The 10 Most Surprisingly Good Movies of 2019

Every year, Taste of Cinema takes it upon themselves to write countless end-of-the-year lists. We make an effort to provide lists that highlight the best and the worst cinematic experiences of the year. Historically, the more positive lists tend to get stronger, more positive reactions.

That’s why this list is so special. It’s primarily composed of movies that absolutely could have wound up on any number of negative lists. The films listed below initially appeared to be questionable in terms of quality. Few, if any, were guaranteed failures, but none of them stuck out for the right reasons.

The entries on this list are by no means the greatest accomplishments of last year. That kind of discussion can be found in another list. Instead, you’ll find a selection of films that surpassed expectations in one way or another.


1. Brittany Runs a Marathon

Okay, so maybe the Sundance hype may have clued people into the level of quality beforehand, but there were still a few question marks surrounding Amazon’s $14 million acquisition. Before its theatrical release, the biggest question was probably, “is this thing really worth that kind of investment?”

The short answer is no, but not because of a lack of quality. Brittany Runs a Marathon stumbled at the box office, where it only made $7.4 million. It actually forced Amazon to rethink their release strategy. This sort of financial turmoil didn’t help the film’s prospective viewer-count, which is probably why nobody is taking the time to hype it up.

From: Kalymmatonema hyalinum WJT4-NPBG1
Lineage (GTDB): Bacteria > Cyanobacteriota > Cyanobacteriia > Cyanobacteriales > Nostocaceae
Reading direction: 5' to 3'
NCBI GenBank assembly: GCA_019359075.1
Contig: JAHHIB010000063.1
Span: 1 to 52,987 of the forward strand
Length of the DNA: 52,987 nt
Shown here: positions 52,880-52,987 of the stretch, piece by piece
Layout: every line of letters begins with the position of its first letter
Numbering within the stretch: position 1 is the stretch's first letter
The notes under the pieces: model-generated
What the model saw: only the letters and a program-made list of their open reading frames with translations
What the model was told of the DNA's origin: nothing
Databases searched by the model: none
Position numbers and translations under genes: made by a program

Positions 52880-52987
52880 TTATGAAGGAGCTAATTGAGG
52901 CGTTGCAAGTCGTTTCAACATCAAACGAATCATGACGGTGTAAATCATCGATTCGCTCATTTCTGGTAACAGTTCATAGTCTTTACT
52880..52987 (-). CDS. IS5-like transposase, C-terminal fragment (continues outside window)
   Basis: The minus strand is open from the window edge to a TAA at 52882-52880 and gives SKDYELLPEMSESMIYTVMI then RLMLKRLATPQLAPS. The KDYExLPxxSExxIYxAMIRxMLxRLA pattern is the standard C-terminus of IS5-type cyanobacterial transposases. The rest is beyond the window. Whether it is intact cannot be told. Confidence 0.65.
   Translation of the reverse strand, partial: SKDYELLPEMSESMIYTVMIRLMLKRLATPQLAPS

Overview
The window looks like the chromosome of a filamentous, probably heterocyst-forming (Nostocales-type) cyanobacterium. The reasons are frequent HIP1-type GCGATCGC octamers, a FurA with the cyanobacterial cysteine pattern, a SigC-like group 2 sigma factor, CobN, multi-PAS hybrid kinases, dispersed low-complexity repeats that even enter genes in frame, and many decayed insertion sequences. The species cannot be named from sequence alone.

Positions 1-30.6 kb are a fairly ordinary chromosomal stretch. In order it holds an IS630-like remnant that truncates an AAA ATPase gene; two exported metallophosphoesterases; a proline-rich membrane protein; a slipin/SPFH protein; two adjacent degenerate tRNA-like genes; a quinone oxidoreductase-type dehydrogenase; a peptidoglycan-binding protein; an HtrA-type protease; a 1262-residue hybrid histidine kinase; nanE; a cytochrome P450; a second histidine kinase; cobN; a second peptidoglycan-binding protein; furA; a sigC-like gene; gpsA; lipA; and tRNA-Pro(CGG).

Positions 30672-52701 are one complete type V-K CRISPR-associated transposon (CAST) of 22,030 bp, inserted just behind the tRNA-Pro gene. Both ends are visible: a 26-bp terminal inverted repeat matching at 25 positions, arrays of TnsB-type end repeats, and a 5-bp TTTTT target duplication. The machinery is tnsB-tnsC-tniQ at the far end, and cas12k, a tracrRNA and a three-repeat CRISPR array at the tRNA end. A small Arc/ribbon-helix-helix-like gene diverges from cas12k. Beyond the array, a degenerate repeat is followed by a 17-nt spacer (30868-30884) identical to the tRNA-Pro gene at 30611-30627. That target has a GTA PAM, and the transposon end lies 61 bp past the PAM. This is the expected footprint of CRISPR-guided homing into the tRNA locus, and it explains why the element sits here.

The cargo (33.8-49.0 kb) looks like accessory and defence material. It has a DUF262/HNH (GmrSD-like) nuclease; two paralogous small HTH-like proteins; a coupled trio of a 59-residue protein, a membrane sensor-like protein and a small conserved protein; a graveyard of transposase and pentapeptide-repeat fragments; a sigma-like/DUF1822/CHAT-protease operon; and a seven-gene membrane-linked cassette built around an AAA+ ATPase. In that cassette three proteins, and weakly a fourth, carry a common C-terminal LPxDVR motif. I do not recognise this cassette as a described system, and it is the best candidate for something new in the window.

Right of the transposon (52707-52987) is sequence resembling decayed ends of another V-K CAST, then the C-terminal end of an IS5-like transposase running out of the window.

Honestly, it deserves hype. Brittany Runs a Marathon is an inspiring redemption tale that will make you want to reach for the stars. This based-on-a-true story tale of a lazy woman who gets her butt in gear is equal parts charming and emotionally impactful. Jillian Bell gives a career-defining performance, while Paul Downs Colaizzo struts his stuff in his directorial debut. You won’t want to miss it, even if everybody else did.


2. Doctor Sleep

Doctor Sleep must have been a daunting film to direct. On the one hand, Mike Flanagan had to create a film that appealed to the Kubrick-loving masses. On the other hand, he needed to create a film that appealed to Stephen King, who notoriously hated Kubrick’s vision. It’s really hard to imagine someone striking that balance, but if anyone could do it, Flanagan could.